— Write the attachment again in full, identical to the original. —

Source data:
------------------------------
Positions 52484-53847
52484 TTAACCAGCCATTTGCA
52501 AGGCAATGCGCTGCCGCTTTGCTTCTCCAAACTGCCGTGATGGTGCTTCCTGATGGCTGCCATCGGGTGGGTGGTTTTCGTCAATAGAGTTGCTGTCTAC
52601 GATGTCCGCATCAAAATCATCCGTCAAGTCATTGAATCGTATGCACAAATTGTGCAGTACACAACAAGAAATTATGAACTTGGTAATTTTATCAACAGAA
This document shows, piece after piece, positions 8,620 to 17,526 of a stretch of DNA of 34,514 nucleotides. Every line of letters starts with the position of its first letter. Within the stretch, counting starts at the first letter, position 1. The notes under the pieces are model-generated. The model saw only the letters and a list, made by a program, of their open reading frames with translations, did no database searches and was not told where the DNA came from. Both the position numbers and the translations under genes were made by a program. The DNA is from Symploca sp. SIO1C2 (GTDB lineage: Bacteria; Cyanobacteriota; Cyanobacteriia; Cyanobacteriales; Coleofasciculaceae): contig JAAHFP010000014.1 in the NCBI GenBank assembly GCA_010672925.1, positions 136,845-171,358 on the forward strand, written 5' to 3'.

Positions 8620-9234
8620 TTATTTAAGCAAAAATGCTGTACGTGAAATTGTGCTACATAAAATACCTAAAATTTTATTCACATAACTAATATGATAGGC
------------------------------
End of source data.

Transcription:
Positions 52484-53847
52484 TTAACCAGCCATTTGCA
52501 AGGCAATGCGCTGCCGCTTTGCTTCTCCAAACTGCCGTGATGGTGCTTCCTGATGGCTGCCATCGGGTGGGTGGTTTTCGTCAATAGAGTTGCTGTCTAC
52601 GATGTCCGCATCAAAATCATCCGTCAAGTCATTGAATCGTATGCACAAATTGTGCAGTACACAACAAGAAATTATGAACTTGGTAATTTTATCAACAGAA
This document shows, piece after piece, positions 8,620 to 17,526 of a stretch of DNA of 34,514 nucleotides. Every line of letters starts with the position of its first letter. Within the stretch, counting starts at the first letter, position 1. The notes under the pieces are model-generated. The model saw only the letters and a list, made by a program, of their open reading frames with translations, did no database searches and was not told where the DNA came from. Both the position numbers and the translations under genes were made by a program. The DNA is from Symploca sp. SIO1C2 (GTDB lineage: Bacteria; Cyanobacteriota; Cyanobacteriia; Cyanobacteriales; Coleofasciculaceae): contig JAAHFP010000014.1 in the NCBI GenBank assembly GCA_010672925.1, positions 136,845-171,358 on the forward strand, written 5' to 3'.

Positions 8620-9234
8620 TTATTTAAGCAAAAATGCTGTACGTGAAATTGTGCTACATAAAATACCTAAAATTTTATTCACATAACTAATATGATAGGC